Meet the real life characters of Parks and Rec

June 27, 2014


Staff member Naomi Botkin sits down with the people whose work makes our parks fun.

Imagine another Monday back in the office after a never-long-enough weekend. You’ve clocked in, logged on, tuned in, and you’re ready to get down to business.

The business of monkey bars and ball fields, that is.

There’s something special about folks who choose to work in parks and recreation, where public service and play come together. Since parks agencies are some of the Wildlife and Recreation Coalition’s most important partners, I called up a few folks to get a first-hand perspective on the culture of working in parks and recreation.

Each of these communities are pursuing new play venues for their growing communities through the Washington Wildlife and Recreation Program (WWRP); Bellevue, Vancouver and Bellingham each submitted grant applications this year for new projects for funding in 2015.

Funding a park requires a lot of paperwork, but the motivation comes from a much more active place.

“There’s an inherent joy in the work,” says Robin Cole, Project Manager for Bellevue Parks and Community Services. “People feel accomplished because they are providing permanent facilities for other people to play in. … We work hard with the community to make sure people are getting what they need and what they want to the best of our ability.”

For Julie Hannon, Director of Vancouver Parks and Recreation, play and celebration are key to building a cohesive team and it’s where the department gets their mandate for work in the community.

“Open space and parks are critical to our community,” says Hannon. “I think it’s a good time for parks and recreation to come out and show their worth. People will rally around that.”

Team-building is an annual affair for Bellingham Parks and Recreation staff. According to Director James King, the team spends one day a year “sprucing the place up” at one of the department’s facilities. One year the team collected over 200 bags of garbage from a newly acquired parcel of land.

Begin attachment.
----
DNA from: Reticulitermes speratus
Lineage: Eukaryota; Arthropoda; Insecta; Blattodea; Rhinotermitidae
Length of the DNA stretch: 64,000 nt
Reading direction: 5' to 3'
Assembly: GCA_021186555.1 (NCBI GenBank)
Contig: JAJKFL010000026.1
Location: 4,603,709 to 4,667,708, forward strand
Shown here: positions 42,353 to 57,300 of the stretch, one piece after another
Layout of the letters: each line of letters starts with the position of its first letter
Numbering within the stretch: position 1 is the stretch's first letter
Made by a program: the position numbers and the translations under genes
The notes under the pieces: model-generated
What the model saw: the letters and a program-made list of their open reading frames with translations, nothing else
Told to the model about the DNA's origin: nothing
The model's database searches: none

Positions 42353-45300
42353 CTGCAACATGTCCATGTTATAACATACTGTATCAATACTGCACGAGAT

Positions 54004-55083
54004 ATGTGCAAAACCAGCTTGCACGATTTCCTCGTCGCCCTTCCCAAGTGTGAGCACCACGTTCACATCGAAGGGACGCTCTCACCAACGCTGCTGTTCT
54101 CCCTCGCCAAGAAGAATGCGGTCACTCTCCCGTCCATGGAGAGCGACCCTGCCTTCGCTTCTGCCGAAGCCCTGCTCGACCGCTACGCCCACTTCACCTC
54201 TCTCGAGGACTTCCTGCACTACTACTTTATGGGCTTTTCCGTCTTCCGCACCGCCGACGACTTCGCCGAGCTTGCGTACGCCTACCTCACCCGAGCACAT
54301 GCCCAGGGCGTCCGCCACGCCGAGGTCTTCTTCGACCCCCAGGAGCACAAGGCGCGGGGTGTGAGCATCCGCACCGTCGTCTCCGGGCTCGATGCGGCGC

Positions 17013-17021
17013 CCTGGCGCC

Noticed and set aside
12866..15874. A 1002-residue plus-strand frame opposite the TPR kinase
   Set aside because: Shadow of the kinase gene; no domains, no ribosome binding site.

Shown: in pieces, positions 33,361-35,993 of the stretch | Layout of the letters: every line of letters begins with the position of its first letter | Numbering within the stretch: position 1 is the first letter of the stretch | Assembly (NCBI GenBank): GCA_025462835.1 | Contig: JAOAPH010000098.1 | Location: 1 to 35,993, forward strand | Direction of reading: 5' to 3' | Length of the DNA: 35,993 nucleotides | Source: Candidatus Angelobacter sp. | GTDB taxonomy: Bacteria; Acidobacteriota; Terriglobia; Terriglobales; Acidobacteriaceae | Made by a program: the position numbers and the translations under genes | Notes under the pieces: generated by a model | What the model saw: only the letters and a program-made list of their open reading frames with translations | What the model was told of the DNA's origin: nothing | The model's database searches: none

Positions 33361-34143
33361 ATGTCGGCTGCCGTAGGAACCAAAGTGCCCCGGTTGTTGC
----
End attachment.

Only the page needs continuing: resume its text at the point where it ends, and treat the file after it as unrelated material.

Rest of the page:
“People worked really hard and had the sense that we were accomplishing something together,” says King.

Like any work, parks and recreation has its challenges.

“There’s a responsibility for us to do the best we can to meet community expectations and protect neighborhoods,” says Cole. To meet that responsibility, parks staff have to juggle permits, budgets, schedules, contractors, and community input.

But the opportunity to meet the needs of the community make it all worth while.

“To me, that’s the whole motivation for this type of work,” says King, “the joy of seeing people doing things, whether it’s walking on a trail, playing in a park, participating in a ball game or program, but gaining enjoyment from our work.”

Cole is managing the development of Meydenbauer Park, a waterfront park on Meydenbauer Bay in Bellevue. Hannon’s community can also look forward to more waterfront play at the Columbia River Waterfront Park. In Bellingham, King’s team is working to expand soft transportation connectivity with the Squalicum Creek Trail.

Now, it is up to the Coalition to do its part to ensure there is robust funding for these and other great projects!